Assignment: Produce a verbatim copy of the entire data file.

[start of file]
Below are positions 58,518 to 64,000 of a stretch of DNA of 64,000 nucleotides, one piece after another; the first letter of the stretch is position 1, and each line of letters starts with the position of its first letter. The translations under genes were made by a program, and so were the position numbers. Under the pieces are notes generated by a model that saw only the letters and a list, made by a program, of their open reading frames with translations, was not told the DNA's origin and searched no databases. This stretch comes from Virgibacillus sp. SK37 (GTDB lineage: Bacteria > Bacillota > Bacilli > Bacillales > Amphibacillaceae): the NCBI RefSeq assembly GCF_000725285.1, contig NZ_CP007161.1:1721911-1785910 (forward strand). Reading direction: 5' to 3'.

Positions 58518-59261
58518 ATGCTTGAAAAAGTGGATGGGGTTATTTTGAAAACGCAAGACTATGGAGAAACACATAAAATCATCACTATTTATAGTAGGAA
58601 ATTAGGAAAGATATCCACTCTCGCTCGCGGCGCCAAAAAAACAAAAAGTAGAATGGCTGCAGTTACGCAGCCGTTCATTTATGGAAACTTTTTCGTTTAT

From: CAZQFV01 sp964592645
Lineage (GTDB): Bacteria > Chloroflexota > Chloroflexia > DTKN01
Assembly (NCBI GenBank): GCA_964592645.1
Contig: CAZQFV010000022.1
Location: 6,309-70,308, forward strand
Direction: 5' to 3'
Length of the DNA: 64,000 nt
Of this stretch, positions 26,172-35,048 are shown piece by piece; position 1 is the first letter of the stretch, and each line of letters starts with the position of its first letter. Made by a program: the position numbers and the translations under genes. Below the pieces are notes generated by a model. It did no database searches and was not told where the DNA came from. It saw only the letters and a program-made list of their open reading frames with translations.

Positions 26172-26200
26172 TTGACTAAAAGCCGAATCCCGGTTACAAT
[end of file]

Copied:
Below are positions 58,518 to 64,000 of a stretch of DNA of 64,000 nucleotides, one piece after another; the first letter of the stretch is position 1, and each line of letters starts with the position of its first letter. The translations under genes were made by a program, and so were the position numbers. Under the pieces are notes generated by a model that saw only the letters and a list, made by a program, of their open reading frames with translations, was not told the DNA's origin and searched no databases. This stretch comes from Virgibacillus sp. SK37 (GTDB lineage: Bacteria > Bacillota > Bacilli > Bacillales > Amphibacillaceae): the NCBI RefSeq assembly GCF_000725285.1, contig NZ_CP007161.1:1721911-1785910 (forward strand). Reading direction: 5' to 3'.

Positions 58518-59261
58518 ATGCTTGAAAAAGTGGATGGGGTTATTTTGAAAACGCAAGACTATGGAGAAACACATAAAATCATCACTATTTATAGTAGGAA
58601 ATTAGGAAAGATATCCACTCTCGCTCGCGGCGCCAAAAAAACAAAAAGTAGAATGGCTGCAGTTACGCAGCCGTTCATTTATGGAAACTTTTTCGTTTAT

From: CAZQFV01 sp964592645
Lineage (GTDB): Bacteria > Chloroflexota > Chloroflexia > DTKN01
Assembly (NCBI GenBank): GCA_964592645.1
Contig: CAZQFV010000022.1
Location: 6,309-70,308, forward strand
Direction: 5' to 3'
Length of the DNA: 64,000 nt
Of this stretch, positions 26,172-35,048 are shown piece by piece; position 1 is the first letter of the stretch, and each line of letters starts with the position of its first letter. Made by a program: the position numbers and the translations under genes. Below the pieces are notes generated by a model. It did no database searches and was not told where the DNA came from. It saw only the letters and a program-made list of their open reading frames with translations.

Positions 26172-26200
26172 TTGACTAAAAGCCGAATCCCGGTTACAAT